Margaret Thatcher’s death this week received a stern warning from politicians that celebrating it would be “wrong and in bad taste”. The 87-year-old former Prime Minister was a ‘divisive leader’ to say the least, playing a key role not only in bringing about the first Gulf War; denouncing Nelson Mandela and his ANC as “terrorists”; destroying trade unions; while others argue she repaired Britain’s broken international reputation. Unsurprisingly, a widespread backlash has since ensued from both political figures and the voting public. Yet within two weeks, there has been a rather stark contradiction from the same notables issuing these ‘bad taste’ warnings.
Both Chancellor George Osborne and the current Prime Minister David Cameron were thought to have been ‘exploiting’ the deaths of six children killed in a house fire in Derby, by their parents Mick and Mairead Philpott. Within hours of the guilty verdict being read, Mr Osborne questioned why the taxpayer should pay for benefit “lifestyles” such as those of the child killer. Instead of deeming the remark “in bad taste”, Mr Cameron backed the Chancellor’s comments, insisting that the case did raise “wider questions” about the welfare system and saying society had to consider what “signals” benefits sent.
The Prime Minister said: “I think what George Osborne said was absolutely right. He said that Mr Philpott was the one to blame for his crimes and he should be held responsible. But what the Chancellor went on to say is that we should ask some wider questions about our welfare system, how much it costs and the signals it sends. And we do want to make clear that welfare is there to help people who work hard and should not be there as a sort of life choice. I think that is entirely legitimate.”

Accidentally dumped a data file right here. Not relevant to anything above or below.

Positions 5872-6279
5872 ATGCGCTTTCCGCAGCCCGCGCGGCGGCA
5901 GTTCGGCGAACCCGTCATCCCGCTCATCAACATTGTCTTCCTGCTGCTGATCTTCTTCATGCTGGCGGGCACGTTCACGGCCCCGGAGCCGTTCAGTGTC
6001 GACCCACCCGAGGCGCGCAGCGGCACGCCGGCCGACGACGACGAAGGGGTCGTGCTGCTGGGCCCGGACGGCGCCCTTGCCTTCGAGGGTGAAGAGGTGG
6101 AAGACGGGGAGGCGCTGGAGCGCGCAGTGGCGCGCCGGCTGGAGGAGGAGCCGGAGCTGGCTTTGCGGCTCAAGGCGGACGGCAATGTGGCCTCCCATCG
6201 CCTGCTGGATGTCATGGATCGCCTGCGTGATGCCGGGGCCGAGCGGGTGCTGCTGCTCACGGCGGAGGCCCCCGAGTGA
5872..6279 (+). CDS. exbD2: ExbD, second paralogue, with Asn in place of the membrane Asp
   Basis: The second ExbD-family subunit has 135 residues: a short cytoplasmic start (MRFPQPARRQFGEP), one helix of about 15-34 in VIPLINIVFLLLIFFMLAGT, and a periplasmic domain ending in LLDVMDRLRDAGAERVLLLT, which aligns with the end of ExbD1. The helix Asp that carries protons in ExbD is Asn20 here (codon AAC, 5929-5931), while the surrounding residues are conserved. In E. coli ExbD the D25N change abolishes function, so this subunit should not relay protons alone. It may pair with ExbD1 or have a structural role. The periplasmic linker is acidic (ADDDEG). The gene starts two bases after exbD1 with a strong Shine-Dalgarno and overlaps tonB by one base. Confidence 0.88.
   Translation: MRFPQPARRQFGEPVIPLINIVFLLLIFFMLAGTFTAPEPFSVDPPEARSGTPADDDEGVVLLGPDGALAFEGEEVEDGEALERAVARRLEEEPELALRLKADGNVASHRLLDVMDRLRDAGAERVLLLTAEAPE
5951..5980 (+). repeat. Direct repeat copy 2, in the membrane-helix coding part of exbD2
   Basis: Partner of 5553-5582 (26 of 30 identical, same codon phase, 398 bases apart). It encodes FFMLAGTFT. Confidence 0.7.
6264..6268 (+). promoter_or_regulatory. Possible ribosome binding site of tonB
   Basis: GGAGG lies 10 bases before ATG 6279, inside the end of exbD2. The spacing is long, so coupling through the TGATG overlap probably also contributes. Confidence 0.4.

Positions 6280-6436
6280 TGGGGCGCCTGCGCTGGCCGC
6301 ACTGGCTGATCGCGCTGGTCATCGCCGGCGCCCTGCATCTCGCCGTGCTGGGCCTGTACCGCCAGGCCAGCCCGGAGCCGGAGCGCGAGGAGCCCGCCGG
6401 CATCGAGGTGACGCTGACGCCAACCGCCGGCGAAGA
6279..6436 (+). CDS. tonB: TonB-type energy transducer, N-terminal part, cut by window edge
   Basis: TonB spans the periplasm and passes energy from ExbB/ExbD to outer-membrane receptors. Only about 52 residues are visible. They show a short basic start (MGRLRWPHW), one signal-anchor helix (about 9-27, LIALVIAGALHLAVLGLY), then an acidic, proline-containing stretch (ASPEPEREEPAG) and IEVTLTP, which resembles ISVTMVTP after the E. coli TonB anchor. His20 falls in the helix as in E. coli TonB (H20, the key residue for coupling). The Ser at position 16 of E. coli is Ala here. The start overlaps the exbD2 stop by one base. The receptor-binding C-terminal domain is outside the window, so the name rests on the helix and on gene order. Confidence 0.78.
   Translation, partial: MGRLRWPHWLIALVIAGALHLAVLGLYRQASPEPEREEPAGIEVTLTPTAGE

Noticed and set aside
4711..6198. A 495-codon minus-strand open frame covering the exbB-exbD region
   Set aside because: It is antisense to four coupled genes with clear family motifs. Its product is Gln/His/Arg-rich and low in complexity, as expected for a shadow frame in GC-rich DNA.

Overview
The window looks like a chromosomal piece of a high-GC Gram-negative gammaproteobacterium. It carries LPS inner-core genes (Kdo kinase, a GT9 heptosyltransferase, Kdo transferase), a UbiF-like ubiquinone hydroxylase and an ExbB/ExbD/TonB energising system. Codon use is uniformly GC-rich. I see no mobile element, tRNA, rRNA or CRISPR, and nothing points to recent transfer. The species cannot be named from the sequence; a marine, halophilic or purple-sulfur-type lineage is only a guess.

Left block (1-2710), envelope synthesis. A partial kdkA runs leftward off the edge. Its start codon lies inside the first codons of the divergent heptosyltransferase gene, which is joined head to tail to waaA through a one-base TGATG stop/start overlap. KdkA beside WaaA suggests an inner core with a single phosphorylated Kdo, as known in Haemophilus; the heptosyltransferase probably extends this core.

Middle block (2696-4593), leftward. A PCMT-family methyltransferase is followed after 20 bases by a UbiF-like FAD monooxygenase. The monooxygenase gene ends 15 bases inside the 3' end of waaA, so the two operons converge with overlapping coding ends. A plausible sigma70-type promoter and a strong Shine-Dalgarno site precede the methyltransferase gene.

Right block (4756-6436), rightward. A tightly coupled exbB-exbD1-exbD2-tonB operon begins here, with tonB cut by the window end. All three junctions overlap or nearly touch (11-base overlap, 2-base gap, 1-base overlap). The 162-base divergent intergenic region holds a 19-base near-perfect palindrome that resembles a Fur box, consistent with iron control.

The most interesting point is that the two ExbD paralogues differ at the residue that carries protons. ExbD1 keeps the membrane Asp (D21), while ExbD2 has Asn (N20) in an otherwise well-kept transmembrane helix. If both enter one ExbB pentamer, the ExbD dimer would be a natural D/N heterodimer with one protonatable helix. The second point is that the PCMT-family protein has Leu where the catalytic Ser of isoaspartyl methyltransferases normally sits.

So why is it right to make political capital from the deaths of six children, but condemn remarks against an ambiguous political public figure? Guardian columnist and associate editor Seumas Milne was immediately put on the ‘naughty list’ by blogger Steve Hynd, along with a host of other notable leftists for expressing their views in the aftermath of Thatcher’s death. Milne referred to his 2012 article about the Iron Lady, in which he described her as “the most socially destructive British politician of our times”, while the Conservatives denounced the Liberal Democrats for not suspending their Leicester City Council election campaign after her death.
Conservative deputy county council leader Byron Rhodes said: “It’s sad and disrespectful. She was the greatest Prime Minister of our lifetime and she changed the face of British politics.” Even the usually politically-inclined BBC coverage was accused of being “disrespectful” by Tory politicians. The news channel aired a live interview with Sinn Fein leader Gerry Adams, who said “working-class communities in Ireland were devastated by Thatcherism…her draconian policies prolonged the war here, she is most famously remembered for the 1980s hunger strikes.”